The obstruction in the flow forces some of the mass to spill out of the perfectly cylinder shape that has been represented.
While it recovers back to the initial state, the flow downstream the ball slowdowns.

That slowing moving mass becomes an additional physical obstacle, around which the surrounding fluid tries to move.
Pushing the layers away from the obstacle is the easiest way, but those (also moving) layers have inertia and resist that push (perpendicular to the flow).

Then, most of our molecules (that could not spill out into the outer layers), caught in between obstacle and outer layers, must increase velocity to keep mass flow balance (upstream-downstream).

Flow mass AB cross section = Flow mass AD-BC cylinder wall + Flow mass CD cross section

Note the conical constant volume (cv) streamline shape represented in figure P3.44 in one of your reference links.

The closer to the obstruction the limits of the control volume are established, the more mass will cross it out in a transversal way (just to eventually cross back to the fill the void and return to be calmed still air).

erobz and tracker890 Source h

## 1. What is the continuity equation for mass conservation in fluid dynamics?

The continuity equation for mass conservation in fluid dynamics states that the mass of fluid entering a control volume must equal the mass of fluid leaving the control volume plus any change in mass within the control volume. Mathematically, it is often expressed as ∂ρ/∂t + ∇·(ρv) = 0, where ρ is the fluid density and v is the velocity vector.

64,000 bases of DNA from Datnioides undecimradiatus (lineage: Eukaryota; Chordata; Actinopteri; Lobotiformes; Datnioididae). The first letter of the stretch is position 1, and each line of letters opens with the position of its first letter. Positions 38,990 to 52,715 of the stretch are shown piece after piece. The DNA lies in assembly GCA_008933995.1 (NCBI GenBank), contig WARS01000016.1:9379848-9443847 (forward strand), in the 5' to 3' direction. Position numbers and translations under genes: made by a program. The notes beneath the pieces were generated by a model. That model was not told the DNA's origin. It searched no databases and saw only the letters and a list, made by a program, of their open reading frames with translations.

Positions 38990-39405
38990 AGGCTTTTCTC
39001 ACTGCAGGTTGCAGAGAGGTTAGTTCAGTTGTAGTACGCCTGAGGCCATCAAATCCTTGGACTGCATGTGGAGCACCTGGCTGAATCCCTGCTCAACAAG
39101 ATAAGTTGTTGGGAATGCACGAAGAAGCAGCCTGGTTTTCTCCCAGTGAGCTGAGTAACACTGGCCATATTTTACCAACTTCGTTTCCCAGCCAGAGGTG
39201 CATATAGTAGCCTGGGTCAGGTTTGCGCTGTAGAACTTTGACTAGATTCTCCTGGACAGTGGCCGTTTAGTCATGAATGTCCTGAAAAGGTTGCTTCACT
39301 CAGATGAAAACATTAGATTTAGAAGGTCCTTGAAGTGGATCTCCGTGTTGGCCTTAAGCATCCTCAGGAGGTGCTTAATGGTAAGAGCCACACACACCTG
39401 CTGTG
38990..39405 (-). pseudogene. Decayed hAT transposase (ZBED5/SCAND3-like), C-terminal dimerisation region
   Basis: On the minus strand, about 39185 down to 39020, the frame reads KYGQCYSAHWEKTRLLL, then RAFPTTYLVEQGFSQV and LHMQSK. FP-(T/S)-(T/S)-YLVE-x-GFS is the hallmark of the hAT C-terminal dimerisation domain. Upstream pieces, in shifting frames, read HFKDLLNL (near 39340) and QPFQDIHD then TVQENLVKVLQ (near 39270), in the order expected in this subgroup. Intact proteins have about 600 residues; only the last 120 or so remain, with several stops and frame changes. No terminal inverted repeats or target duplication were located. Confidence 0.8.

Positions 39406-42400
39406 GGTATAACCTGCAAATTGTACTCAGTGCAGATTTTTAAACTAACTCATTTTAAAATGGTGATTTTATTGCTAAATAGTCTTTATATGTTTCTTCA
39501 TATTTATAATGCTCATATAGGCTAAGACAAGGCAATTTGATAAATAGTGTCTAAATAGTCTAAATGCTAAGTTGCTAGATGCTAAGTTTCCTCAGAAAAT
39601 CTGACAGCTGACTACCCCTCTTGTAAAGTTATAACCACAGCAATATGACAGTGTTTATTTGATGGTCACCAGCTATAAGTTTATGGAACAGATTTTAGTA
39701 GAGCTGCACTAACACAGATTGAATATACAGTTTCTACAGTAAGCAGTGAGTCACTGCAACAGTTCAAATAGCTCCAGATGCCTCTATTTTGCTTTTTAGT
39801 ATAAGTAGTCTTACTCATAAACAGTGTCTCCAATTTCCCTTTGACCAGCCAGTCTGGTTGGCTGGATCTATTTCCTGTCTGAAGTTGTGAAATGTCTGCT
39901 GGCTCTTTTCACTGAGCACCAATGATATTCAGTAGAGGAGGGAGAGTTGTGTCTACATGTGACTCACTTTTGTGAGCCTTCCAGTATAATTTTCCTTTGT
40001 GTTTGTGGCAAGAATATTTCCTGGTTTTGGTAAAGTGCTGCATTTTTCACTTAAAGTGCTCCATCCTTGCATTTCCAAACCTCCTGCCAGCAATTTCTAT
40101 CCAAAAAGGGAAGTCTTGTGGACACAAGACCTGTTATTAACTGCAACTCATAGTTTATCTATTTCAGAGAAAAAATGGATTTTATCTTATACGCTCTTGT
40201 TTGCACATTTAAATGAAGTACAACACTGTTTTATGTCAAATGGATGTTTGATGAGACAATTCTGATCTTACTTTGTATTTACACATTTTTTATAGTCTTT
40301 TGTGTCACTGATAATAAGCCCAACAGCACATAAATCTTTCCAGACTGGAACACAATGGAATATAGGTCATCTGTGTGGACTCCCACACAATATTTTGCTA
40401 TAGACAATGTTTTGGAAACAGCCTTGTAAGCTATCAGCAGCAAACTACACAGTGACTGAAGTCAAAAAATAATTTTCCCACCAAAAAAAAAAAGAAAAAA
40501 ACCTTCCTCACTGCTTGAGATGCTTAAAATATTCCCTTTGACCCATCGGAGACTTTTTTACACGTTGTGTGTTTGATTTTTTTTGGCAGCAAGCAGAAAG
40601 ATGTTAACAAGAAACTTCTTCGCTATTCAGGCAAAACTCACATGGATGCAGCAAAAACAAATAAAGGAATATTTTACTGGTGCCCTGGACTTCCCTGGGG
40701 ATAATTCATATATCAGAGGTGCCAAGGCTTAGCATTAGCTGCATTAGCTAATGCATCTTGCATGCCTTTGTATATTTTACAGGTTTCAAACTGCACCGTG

## 2. What are streamlines in fluid flow?

Streamlines are imaginary lines in a fluid flow field that represent the trajectory that a fluid particle will follow. At any given point on a streamline, the tangent to the streamline is parallel to the local velocity vector of the fluid.

## 3. How can a fluid cross streamlines if it satisfies the continuity equation?

A fluid can cross streamlines if there are changes in the flow field, such as varying velocity or pressure gradients, that cause the fluid particles to change direction. This can occur in unsteady flows, where the flow properties change with time, or in the presence of external forces or boundary conditions that alter the fluid's path.

## 4. Does crossing streamlines violate the continuity equation?

No, crossing streamlines does not violate the continuity equation. The continuity equation ensures mass conservation in the flow, but it does not impose restrictions on the path that individual fluid particles must follow. Streamlines can change shape and direction due to various factors without violating mass conservation.

## 5. Can you provide an example where fluid crosses streamlines?

An example of fluid crossing streamlines is in a vortex flow, where fluid particles move in circular paths around a central point. In such a flow, the streamlines are concentric circles, but the fluid particles are constantly changing their position relative to the streamlines due to the rotational motion.